America’s hunters routinely receive the lion’s share of credit for this nation’s very impressive wildlife conservation programs. Which is not surprising, given that hunters pay for licenses and other fees that help fund state game agencies, plus support scores of conservation groups, large and small, working to better wildlife habitat.
Often, too, the Pittman-Robertson (P-R) Act of 1937 is discussed as part of what hunters do to support conservation in this country, a federal law that has, admittedly, pumped billions of dollars into the American wildlife conservation equation.
Yet, one fact is often lost when the P-R is discussed. While this excise tax on firearms and ammunition does go to fund wildlife conservation, that tax is levied on all these purchases—not simply on firearms and ammunition bought by hunters.
So, in reality, America’s Second Amendment, and its gun owners as a whole, are a huge part of why the nation’s wildlife conservation programs are generally strong and successful.
The Federal Aid in Wildlife Restoration Act (also known as P-R) became law with the overwhelming support of American sportsmen who wanted to halt the obvious decline in many wildlife species. The 19th Century had witnessed species like the American bison, elk and white-tailed deer experience rapid declines, often from unregulated “market hunting,” where wildlife was killed for commercial purposes.
More wildlife killed meant more money for the market hunters, but it also led to the slaughter of many species and, in some cases, extinction.
With the imposition of state game laws in the early 20th Century, market hunting was halted. But the damage done to wildlife populations (and their habitats) remained. What to do?
P-R, which put an excise tax on all firearms and ammunition sold, sent apportioned the funds raised to state wildlife agencies for conservation efforts, hunter’s education and shooting projects and programs. The excise tax is set at 11% of the wholesale price for long guns and ammunition and 10% of the wholesale price for handguns.
According to information provided by the National Shooting Sports Foundation (NSSF), “The excise tax applies basically to all commercial sales and imports whether their purpose is for shooting, hunting or personal defense and is paid by manufacturers, producers and importers. The tax is currently administered by the Alcohol and Tobacco Tax and Trade Bureau in the Department of the Treasury, which turns the funds over to the U.S. Fish and Wildlife Service.”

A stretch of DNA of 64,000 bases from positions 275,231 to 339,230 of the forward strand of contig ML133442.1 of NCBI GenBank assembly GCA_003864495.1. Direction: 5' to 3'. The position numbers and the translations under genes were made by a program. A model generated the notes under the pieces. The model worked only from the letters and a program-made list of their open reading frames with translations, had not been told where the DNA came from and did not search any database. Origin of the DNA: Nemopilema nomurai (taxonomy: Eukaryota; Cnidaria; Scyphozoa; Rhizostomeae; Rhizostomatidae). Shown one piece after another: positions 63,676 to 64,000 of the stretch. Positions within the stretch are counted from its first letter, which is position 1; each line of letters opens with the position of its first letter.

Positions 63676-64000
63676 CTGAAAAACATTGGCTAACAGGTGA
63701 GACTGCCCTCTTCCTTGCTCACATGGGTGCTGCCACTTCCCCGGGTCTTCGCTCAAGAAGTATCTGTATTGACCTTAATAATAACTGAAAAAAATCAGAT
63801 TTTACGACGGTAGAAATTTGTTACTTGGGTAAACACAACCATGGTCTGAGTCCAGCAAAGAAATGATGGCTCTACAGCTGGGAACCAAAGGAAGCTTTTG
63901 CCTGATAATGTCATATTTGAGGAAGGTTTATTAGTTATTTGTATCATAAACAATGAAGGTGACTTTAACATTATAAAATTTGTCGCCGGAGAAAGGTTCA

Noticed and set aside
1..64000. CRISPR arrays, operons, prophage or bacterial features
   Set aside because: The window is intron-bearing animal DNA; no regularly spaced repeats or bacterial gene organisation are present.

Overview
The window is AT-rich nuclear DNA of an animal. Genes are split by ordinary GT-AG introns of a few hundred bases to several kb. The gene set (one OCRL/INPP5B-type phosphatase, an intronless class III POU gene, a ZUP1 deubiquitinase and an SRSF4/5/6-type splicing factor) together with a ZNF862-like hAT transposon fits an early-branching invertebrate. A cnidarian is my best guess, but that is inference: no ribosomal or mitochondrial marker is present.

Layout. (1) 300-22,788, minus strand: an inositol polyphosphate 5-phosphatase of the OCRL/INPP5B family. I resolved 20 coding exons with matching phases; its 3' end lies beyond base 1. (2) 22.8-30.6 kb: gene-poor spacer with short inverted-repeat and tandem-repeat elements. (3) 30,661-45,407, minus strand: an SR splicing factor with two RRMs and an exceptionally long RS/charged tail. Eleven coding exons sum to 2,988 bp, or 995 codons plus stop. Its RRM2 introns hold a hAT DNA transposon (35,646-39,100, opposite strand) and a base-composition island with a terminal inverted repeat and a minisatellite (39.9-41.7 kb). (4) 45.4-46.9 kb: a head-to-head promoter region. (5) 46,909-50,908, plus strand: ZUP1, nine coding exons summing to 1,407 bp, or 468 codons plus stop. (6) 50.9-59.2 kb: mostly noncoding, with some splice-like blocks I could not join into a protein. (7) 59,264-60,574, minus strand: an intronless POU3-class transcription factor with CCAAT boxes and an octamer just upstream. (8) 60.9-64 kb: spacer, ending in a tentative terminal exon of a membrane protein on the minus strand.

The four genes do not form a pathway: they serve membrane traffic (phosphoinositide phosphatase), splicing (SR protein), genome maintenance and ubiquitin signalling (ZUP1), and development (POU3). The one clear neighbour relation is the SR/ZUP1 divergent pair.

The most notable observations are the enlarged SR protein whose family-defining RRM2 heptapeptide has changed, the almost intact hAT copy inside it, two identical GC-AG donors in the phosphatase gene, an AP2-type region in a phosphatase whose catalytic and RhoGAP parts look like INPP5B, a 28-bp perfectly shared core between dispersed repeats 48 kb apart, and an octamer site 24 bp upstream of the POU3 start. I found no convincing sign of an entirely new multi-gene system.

Since 1937, P-R has generated $12.6 billion for distribution to the states for conservation purposes.
According to NSSF, “States use the apportioned funds to restore and manage wildlife habitat, for both game and non-game species alike, and to open and maintain access for hunting, shooting and other outdoor recreation. White-tailed deer, elk, turkey and antelope are some of the many species that have seen their populations grow as a result of Pittman-Robertson funding. Additionally, the funds deliver hunter education programs and research projects focused on critical habitat management practices.”
To access P-R funds for conservation projects, states usually must match at least 25% of a project’s cost.
In 2018 for example, long guns, handguns and ammo sales generated a total P-R excise tax rendering of $643 million. The highest tax generating year on record was 2016, with $866 million.
But, as it is based on gun and ammo sales, P-R collections vary. In 2010, for example, P-R raised only $402 million.
How large are those sales? Well, in 2018, wholesale purchases of ammunition totaled $1.895 billion, handguns $2.162 billion and long guns $1.989 billion.
For the record year of 2016, ammunition sales came in at $2.801 billion, handguns at $2.825 billion and long guns at $2.503 billion.
Kudos go to American gun owners. Whether you are plinking or hunting, target shooting or competing in a 3 Gun match, you are funding arguably the most successful wildlife conservation effort the world has ever witnessed!